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Diverse Equity Partners on the Rise in Big Law, But Gaps Remain

Jan. 28, 2020, 9:37 PM

Law firms are increasing their ranks of diverse attorneys at the equity partner level, a new survey said, but lawyers from historically marginalized groups are still better represented in the nonequity partner category.

The 2019 Inclusion Blueprint Report is a collaborative effort from Diversity Lab and ChIPs, groups that promote diversity and inclusion in law.

The survey goes beyond just collecting data regarding firms’ representations of women, minority, and LGBTQ+ attorneys—and provides target thresholds for firms to reach. These targets are 30% representation of women lawyers, 15% of racial and ethnic minorities, and 5% of LGBTQ+ attorneys.

“In setting the targets, we looked at recent law school graduation rates and the current representation of historically underrepresented populations at AmLaw 200 firms,” said Caren Ulrich Stacy, CEO of Diversity Lab, in a statement. “The Inclusion Blueprint targets are a middle-ground between those numbers and a stretch for the majority of AmLaw 200 firms to reach in the short-term.”

The new survey, conducted in July 2019, showed a gap between equity partners, and nonequity partners. Nonequity partners generally do not hold shares in a firm, limiting their ability to reap financial benefits.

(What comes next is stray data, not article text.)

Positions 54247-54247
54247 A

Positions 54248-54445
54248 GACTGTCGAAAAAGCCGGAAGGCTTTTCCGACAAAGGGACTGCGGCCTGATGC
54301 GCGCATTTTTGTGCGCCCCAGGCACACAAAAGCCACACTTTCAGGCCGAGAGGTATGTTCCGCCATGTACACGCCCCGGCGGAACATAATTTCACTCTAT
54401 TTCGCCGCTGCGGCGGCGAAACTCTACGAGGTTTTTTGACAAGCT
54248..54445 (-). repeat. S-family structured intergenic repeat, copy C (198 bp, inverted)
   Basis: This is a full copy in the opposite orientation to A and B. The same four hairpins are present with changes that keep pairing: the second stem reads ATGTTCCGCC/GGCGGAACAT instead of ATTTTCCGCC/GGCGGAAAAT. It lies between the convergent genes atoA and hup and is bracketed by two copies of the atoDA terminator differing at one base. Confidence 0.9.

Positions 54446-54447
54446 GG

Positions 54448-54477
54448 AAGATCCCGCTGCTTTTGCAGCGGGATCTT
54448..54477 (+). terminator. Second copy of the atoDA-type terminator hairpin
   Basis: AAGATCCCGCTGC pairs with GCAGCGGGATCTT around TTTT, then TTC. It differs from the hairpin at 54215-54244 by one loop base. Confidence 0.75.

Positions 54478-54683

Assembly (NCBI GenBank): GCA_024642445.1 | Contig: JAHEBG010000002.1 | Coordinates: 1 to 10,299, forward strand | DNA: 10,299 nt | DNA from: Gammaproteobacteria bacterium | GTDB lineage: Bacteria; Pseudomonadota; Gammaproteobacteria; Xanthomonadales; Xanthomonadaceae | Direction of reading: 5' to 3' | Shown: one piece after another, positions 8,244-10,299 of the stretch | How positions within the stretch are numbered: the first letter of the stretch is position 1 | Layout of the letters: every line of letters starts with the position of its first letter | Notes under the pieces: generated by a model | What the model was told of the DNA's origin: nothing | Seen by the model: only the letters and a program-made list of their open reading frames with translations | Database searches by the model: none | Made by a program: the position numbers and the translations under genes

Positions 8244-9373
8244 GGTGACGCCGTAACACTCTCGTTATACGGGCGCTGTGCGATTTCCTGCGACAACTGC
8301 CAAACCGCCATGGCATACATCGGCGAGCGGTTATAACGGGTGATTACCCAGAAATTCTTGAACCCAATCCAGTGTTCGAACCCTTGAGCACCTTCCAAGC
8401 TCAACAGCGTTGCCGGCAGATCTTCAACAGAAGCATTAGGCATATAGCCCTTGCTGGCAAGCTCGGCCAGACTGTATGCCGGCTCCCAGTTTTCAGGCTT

The new data reveals that the number of historically underrepresented equity partners increased year over year, with 63% of firms reporting more female equity partners than in the past. Of the firms polled, 54% had increased ethnic and racial minority equity partners, and 27% increased LGBTQ+ equity partners.

But respondents still reported hitting the threshold targets more successfully for nonequity than equity partners in all three categories.

Though 43% of the firms said they met or exceeded the 30% gender target for non-equity partners, just 7% met or exceeded that percentage for equity partners. Some 30% of firms met or surpassed the racial and ethnic minority target for nonequity partners, while only 17% of them hit the mark for equity partners. For LGBTQ+ lawyers, there was also a gap with 4% of firms meeting or exceeding the target on the equity side, compared to 7% for nonequity.

Nearly 75 law firms total participated in the survey, with 59 of those listed in the AmLaw 200.

The report singles out 13 firms as “Blueprint Champions” for scoring the highest percentage of points for diversity representation, as well as promotion of inclusion activities. They included Arnold & Porter, Baker Botts, Brooks Kushman, DLA Piper, Goldberg Segalla, Morrison & Foerster, Perkins Coie, Procopio, Reed Smith, Ropes & Gray, Sheppard Mullin, Wiley, and WilmerHale.

To contact the reporter on this story: Sam Skolnik in Washington at

To contact the editors responsible for this story: Jessie Kokrda Kamens at; Rebekah Mintzer at